Yury Trutnyev – whose family name in Russian suggests bees rather than rabbits – has been placed in charge of the vast array of territorial licences and capital commitments through which Russia’s oil, gas and mineral companies generate their wealth. This is a subject on which Putin himself knows far more than any head of state in Russian history, having been expertly tutored by the faculty of the St.Petersburg State Mining Institute, headed by Vladimir Litvinenko. Litvinenko’s influence in combating the tactics of oil majors like Yukos, Tyumen Oil Company, and Sibneft, and his views on the future direction of Russia’s mineral and precious metal miners, are likely to remain powerful in the Security Council’s deliberations. Should Trutnyev, an oilfield engineer by training, and the former Mayor and former Governor of Perm think differently, Kozak, the new chief of the cabinet staff, is bound to set him straight on putting his public part before his private ones. In Russian terms, this is revolutionary.


If Anatoly Chubais ever had scruples, or reluctance at setting them aside, he has understood the lesson offered by that arch-plotter, the Marquise de Merquise in Les Liaisons Dangereuses, the pre-revolutionary French classic, who advised: “the best way of overcoming scruples is to leave those who have them with nothing more to lose.”

In Chubais’s case, for as long as the Russian winter lasted in parallel with the parliamentary and presidential election campaigns, he has known that his own interest at the head of the national power utility, United Energy Systems (UES), was unlikely to be upset by President Vladimir Putin, Indeed, Putin signed into law the legislation Chubais had helped draft. That set out the framework for restructuring the utility into separate generating and distribution units, and for stimulating price competition in the Russian energy market. The resulting legislation is ambiguous enough to allow Chubais to continue claiming public fealty to the Kremlin’s purposes; and at the same time private preferment to those industrial interests and shareholders, in whose interest Chubais had drafted earlier versions of the framework. For the past six months, therefore, Chubais was as scrupulous in maintaining the supply of electricity to the voters, as he was in plotting to divert their votes, and assets, away from the president,as best he could.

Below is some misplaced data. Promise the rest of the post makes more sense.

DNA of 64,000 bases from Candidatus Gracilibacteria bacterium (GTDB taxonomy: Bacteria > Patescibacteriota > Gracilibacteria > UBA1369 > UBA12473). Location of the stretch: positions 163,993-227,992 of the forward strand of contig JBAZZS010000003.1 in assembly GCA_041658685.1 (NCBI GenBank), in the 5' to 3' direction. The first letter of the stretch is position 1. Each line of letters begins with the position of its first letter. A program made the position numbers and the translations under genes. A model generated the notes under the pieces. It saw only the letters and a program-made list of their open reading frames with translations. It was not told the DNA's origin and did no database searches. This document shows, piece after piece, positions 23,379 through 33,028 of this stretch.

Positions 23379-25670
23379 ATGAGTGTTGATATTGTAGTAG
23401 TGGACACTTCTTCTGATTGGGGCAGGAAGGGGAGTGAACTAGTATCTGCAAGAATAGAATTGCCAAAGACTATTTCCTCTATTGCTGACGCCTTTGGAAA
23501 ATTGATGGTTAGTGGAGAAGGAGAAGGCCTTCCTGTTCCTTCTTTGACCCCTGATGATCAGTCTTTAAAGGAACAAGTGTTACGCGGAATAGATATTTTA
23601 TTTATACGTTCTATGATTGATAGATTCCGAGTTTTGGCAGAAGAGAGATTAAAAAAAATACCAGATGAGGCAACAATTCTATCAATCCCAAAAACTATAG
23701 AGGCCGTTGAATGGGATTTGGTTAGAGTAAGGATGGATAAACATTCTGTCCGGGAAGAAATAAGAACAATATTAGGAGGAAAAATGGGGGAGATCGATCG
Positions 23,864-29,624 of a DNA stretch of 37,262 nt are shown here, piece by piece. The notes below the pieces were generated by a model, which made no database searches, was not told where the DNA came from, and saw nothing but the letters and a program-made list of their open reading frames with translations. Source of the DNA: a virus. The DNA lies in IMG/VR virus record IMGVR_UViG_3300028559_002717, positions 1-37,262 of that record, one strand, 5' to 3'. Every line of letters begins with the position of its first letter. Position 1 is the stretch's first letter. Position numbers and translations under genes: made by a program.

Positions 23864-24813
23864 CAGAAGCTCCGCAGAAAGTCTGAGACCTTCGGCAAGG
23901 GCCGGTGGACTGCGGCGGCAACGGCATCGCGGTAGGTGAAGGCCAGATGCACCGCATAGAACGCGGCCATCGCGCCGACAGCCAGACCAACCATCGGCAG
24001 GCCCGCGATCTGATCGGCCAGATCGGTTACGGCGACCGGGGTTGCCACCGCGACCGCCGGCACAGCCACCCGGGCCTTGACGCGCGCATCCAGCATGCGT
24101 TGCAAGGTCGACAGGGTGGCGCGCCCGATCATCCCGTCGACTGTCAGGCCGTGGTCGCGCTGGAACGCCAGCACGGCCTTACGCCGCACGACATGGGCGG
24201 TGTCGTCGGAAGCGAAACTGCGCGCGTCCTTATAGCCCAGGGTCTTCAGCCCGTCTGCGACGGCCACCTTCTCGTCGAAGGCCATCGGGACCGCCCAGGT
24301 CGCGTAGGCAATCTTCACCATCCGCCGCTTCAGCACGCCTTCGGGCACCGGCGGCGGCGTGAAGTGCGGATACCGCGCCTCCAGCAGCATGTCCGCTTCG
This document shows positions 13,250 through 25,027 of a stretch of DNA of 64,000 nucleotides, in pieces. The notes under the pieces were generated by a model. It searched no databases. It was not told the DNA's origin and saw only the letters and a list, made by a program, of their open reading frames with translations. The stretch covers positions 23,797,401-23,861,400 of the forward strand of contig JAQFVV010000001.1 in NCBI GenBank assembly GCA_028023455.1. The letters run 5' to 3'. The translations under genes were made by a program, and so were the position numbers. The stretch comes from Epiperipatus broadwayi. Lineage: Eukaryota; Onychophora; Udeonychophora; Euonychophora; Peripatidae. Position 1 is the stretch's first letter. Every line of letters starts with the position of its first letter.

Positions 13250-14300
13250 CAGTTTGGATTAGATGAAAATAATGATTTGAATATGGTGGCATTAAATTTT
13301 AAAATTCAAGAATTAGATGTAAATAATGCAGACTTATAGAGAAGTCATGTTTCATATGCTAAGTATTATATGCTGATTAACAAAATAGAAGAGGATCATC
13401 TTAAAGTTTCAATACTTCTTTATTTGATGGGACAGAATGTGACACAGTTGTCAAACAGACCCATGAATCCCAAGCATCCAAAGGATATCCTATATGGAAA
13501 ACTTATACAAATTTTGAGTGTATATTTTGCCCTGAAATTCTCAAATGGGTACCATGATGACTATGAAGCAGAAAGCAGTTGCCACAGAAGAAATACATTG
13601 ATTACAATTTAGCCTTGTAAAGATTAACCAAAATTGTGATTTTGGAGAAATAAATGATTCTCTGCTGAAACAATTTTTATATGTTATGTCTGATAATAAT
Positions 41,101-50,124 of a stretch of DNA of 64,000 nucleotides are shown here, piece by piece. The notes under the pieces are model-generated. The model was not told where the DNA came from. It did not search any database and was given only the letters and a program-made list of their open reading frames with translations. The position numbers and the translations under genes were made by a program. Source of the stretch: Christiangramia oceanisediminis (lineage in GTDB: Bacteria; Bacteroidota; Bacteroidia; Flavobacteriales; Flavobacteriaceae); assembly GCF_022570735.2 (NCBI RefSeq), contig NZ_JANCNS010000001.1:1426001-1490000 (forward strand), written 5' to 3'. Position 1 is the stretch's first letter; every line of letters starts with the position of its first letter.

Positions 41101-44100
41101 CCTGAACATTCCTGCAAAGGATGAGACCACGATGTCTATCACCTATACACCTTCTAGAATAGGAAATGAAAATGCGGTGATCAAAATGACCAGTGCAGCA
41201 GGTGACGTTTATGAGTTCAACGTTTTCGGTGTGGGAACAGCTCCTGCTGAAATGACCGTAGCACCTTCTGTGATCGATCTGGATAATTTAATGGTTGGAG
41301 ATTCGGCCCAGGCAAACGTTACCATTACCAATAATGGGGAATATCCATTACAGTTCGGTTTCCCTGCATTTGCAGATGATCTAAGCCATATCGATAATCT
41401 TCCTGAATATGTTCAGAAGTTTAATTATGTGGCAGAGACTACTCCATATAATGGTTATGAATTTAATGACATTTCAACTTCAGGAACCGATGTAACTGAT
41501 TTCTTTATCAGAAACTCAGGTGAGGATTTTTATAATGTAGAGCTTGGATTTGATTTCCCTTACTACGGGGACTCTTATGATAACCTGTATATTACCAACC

Now that the spring has almost arrived, and there are no further national election campaigns, Putin has the opportunity to apply the Marquise’s lesson to weigh the usefulness of the man, who has had his finger on the nation’s power switch for four years, just as he had his grip on the state’s wealth for seven years before. For a man with scruples like Chubais’s, there can be no better opportunity than to despatch him as Russia’s Ambassador to Washington.

The case for replacing Chubais at UES is based on the man’s 10-year record for serving himself at the expense of everyone else; his incapacity to be believable; and the danger that the partiality of his deeds and the unreliability of his words pose for the future welfare of the country. Chubais is not simply one of the masterminds of Boris Yeltsin’s programme of corruption, which the parliamentary and presidential election results demonstrate the country wants to be rid of. Chubais continues to be Yeltsin’s political heir, as the ex-president has repeated more than once, and continues to confirm by meeting with him regularly. Chubais is thus a political challenge to the Putin presidency, now, and in four years’ time. The campaign he launched last autumn, ostensibly on behalf of the Union of Right Forces, but actually on behalf of his future presidential prospects, was a national call to vote against the energy policies of the other parties. It was also an invitation to Russian voters to decide whose finger they want on the power switch – Chubais’s, or someone else. The outcome confirmed the thumbs down for Chubais personally, and for his party associates. How can the national mandate be any clearer? Chubais didn’t add to voter support of the Union of Right Forces, which failed to surmount the 5-percent barrier to reenter the Duma. The overwhelming view of the electorate is that Chubais is unfit to Gcommand a position of public trust.